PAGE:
Farmers aren’t facing the radical restrictions on income splitting with which white collar professionals are coping.
However, it’s far from business as usual for the family farm, and farmers need to realize that they had better make sure their operations comply with Canada Revenue Agency expectations, say tax experts.
“Definitely this round of drafting of the legislation has helped clear up some of the items that were very nebulous,” said farm accountancy specialist Ron Friesen of MNP in Saskatoon.
“But it’s not like farms are excluded (from many business tax provisions), and you can just do your own planning. You still have some restrictions.”
True to his word, federal Finance Minister Bill Morneau announced Dec. 13 how the CRA would treat “income sprinkling,” as well as reiterating his government’s decision to withdraw the capital gains tax exemption restrictions that were in the original reform proposal.
Farmers will still be able to split income between family members, so long as those members can prove that they are and/or have been deeply involved in the work of the farm.
Farm family members who work an average of 20 hours or more per week during the farming seasons should be exempted from the restrictions on receiving dividends, leaving it up to the farm corporation directors (usually the parents who own the farm) to divide the farm’s income as they see fit.
The previous proposals would probably have required dividends to be paid out more strictly based on hours worked and investment in the farm business — something that would have seen many farms paying a substantially higher level of taxation.
Friesen cautioned that farmers who are paying for their children’s post-secondary education through dividends will need to be careful to ensure that the children qualify to receive the money at their generally lower income tax brackets. That involves looking at the hours they have been working on the farm, as well as dealing with how the CRA will interpret work over previous years to children attending universities and colleges.
Farmers with non-participating children who are attending post-secondary education might need to quickly do a last dividend payment to children before the end of 2017 in order to dodge the risk of losing their exemption.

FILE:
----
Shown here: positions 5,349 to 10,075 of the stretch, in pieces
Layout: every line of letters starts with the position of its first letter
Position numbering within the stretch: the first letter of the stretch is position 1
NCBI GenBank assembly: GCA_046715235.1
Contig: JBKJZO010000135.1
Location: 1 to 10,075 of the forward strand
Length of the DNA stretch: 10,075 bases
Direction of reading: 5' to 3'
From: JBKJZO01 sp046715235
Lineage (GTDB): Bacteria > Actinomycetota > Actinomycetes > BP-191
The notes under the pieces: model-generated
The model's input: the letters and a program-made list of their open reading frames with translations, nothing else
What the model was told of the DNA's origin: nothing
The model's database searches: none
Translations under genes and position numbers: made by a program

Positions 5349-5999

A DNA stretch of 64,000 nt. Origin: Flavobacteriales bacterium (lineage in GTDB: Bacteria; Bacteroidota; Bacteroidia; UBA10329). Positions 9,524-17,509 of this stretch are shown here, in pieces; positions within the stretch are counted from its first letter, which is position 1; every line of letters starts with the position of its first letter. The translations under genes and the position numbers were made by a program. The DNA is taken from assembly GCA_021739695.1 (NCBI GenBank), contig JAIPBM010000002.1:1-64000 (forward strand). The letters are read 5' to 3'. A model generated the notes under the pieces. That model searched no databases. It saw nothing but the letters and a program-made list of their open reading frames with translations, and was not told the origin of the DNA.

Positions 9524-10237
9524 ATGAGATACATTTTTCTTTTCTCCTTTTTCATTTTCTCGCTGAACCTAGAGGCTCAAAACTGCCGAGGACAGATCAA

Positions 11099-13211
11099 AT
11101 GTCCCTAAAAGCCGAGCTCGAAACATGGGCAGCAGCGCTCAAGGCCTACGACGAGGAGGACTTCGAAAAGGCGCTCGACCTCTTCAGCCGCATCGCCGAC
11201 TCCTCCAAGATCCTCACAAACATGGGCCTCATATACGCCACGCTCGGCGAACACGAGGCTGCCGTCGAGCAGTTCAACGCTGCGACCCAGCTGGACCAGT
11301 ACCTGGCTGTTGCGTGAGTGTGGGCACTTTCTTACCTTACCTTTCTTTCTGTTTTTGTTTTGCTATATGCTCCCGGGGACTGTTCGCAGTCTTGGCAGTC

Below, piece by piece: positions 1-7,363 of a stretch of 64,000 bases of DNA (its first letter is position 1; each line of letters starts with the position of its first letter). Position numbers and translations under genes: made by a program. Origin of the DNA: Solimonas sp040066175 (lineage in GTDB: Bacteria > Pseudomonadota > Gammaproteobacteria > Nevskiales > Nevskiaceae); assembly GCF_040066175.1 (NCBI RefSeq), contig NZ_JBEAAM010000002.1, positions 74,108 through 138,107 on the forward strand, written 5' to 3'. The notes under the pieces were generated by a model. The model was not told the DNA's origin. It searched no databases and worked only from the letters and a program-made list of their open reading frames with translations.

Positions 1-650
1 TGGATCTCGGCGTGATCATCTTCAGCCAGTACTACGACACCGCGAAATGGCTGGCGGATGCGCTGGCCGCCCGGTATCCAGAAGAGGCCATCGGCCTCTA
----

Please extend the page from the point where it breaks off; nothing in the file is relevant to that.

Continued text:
The amended proposals allow children who have a certain level of direct, non-trust-based, ownership of farm assets to collect dividends at their own marginal rate, but because most farm tax and structure advisers caution against giving direct farm ownership stakes to children too early, this might be a tricky provision to use.
While the government is pressing ahead with the small business tax changes, the Senate’s finance committee has called on it to step back and do a general overhaul of the tax system.
It argued in a report released on the same day as Marceau’s announcement that piecemeal changes won’t fix the tax code nor make it any more transparent or friendly toward citizens.
Farm groups were generally relieved to see Morneau’s amendments to his original proposals. Both Grain Growers of Canada and the Canadian Federation of Agriculture praised the preservation of income splitting as a legitimate tool in recognizing the unique role family members play in farms.
Marilyn Braun-Pollon, vice-president for agri-business for Canadian Federation of Independent Business, said her organization is relieved that some of the worst provisions for farmers and fishers have been removed from Morneau’s regulations.
But she echoed the Senate committee’s call for these proposals to be put on hold so the government can instead spend time on an overall tax system overhaul.
“We’re urging the government to slow down . . . and get it right,” said Braun-Pollon. “Why the rush?”
The provisions will apply from Jan. 1, 2018, so farmers need to make sure they are in compliance.